September 17th, 2016 at 9:26 pm
I wonder if there is list or possible % rating of these homeless people that are in fact sex offenders or have a criminal history or are known criminals.
I am betting the local police officers would most likely have a good idea of how many are out there.
Some of these people might be criminals but some might just be trying to get there life’s back on track ether way.
Also if this is a Emergency shelter doesn’t that mean it will only be open when it is freezing out or bad weather.
I wonder if there are any planes for some type of security team to keep a eye things. I think this might make some in the community feel a little safer.
September 18th, 2016 at 12:55 am
The “plan” does NOT include screening. How many additional deputies would we need to provide a “security team?”
September 18th, 2016 at 1:34 pm
Liz that would be up to the salvation army and county. I would bet there are probably some officers that might even do it for free off duty. If the exit time is 8 am and schools are all in session by 9:30am a hour and a half a time would not be much. There’s also school security and regular police patrolling so I say maybe a 2 or 3 trained security officers would work.
Or we could leave as it is now these homeless people that might be sex offenders and criminals out on the streets all night to do what ever.
With out someone trying to help them turn there life’s around.
Here I got idea for anyone that wants to get a slight idea of how it is to be homeless try living off a pack of saltine crackers for two days nothing else under a tarp in your yard. See what you feel like and how if you had no one to help you and it’s freezing cold out. You have no money no food no car no way to get a job.
Then think if you ran a business that has a help wanted sign and some homeless person came in to fill out a application with no home address no phone to contact them what would you do. Oh yeah they haven’t showered in week’s
It’s unfortunate that there are homeless people around but if we don’t try to do something in the right direction it’s just going to get worse.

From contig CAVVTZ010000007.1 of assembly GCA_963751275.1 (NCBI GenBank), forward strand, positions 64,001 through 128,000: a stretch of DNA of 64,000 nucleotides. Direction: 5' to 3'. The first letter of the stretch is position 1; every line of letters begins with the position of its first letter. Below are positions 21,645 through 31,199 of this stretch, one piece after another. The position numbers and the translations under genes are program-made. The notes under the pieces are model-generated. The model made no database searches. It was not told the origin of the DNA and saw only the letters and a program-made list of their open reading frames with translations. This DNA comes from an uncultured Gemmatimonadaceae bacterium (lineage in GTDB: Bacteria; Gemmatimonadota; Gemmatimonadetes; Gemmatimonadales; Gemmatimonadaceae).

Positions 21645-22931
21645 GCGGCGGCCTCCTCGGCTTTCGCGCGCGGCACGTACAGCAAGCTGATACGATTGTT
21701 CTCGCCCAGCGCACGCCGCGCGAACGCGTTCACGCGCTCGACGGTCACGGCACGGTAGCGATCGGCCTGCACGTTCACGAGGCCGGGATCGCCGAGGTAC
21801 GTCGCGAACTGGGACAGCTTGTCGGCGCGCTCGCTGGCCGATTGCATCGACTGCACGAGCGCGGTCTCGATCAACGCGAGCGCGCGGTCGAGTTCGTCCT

Now yes maybe this location is not best but is what’s available it also better than a green tarp on the side of a freeway.
September 18th, 2016 at 11:28 pm
These people talk out of the side of their face so much its ridiculous! My favorites:
“The shelter is safe for our community but it’s not safe for children to stay in the shelter.”
They “screen people out of shelter”
I’ll tell you something… If you have an active warrant or you’re carrying dope, you dont belong in a shelter…. You belong IN JAIL!! They want to turn WC into a homeless dumping ground. I don’t see any of these shelters opening up in Queen Ann or South Lake Union or any upscale areas in the city. If WC gets one, every city should have one! EVERYONE should share in the burden of homelessness! This is BS!!!
September 19th, 2016 at 12:17 am
Jimmy, the direct answer at the meeting is that there are no plans to add additional deputies to cover the White Center area as a result of the shelter opening, on track to happen on November 1. The shelter is planned to be open 7 days per week and the plan is for at least a 3 year operational timeframe. Current funding will last into 2017.
The sheriff, by the way, is being asked to cut operational costs by $3.8 million in the next biennium due to a projected $50 million shortfall in General Fund revenues at the county in the next 2 years compared with current service (expenditure) levels …
September 19th, 2016 at 12:45 am
Facts are appreciated. Thanks, Mark!
September 19th, 2016 at 9:11 am
When there was a state of emergency after Katrina they opened the football stadium for shelter. I don’t see Safeco or Centurylink Field opening up at night to house any homeless. Why not??
September 19th, 2016 at 10:54 am
Well mark that just means the salvation army would have hire private security or train it’s staff to be handle a issue. Which most likely there already trained for.
I think it time someone from this blog go out and get some interviews with some of the homeless people around. Ask them how they feel about this and if they would use it or not.
Maybe even ask about the crime and how they feel about accused of stuff right off the bat just for being homeless.
September 19th, 2016 at 11:59 am
We should all live in healthy communites with roofs over our heads. North Highline is struggling. Why here? At what cost?
September 19th, 2016 at 1:16 pm
Question mark I have to wonder why a skyway resident is worried about a homeless shelter in white center. Now I understand it may be the fact king county is involved. I wondering what your whole play or intention on this is.
Also do you have any clue of how city,county and state budgets work. See what happens is one of the above will look at there spending and try to plan to spend the same amount if not a little more. But if for some reason they don’t spend that same amount then a % of that budget for next year gets cut and that money goes to another project or it ends up being a savings to the tax payer.
Then when you go to vote for someone that has served in a government office already they go oh look I cut taxes I lower this and that vote for me.
September 19th, 2016 at 4:13 pm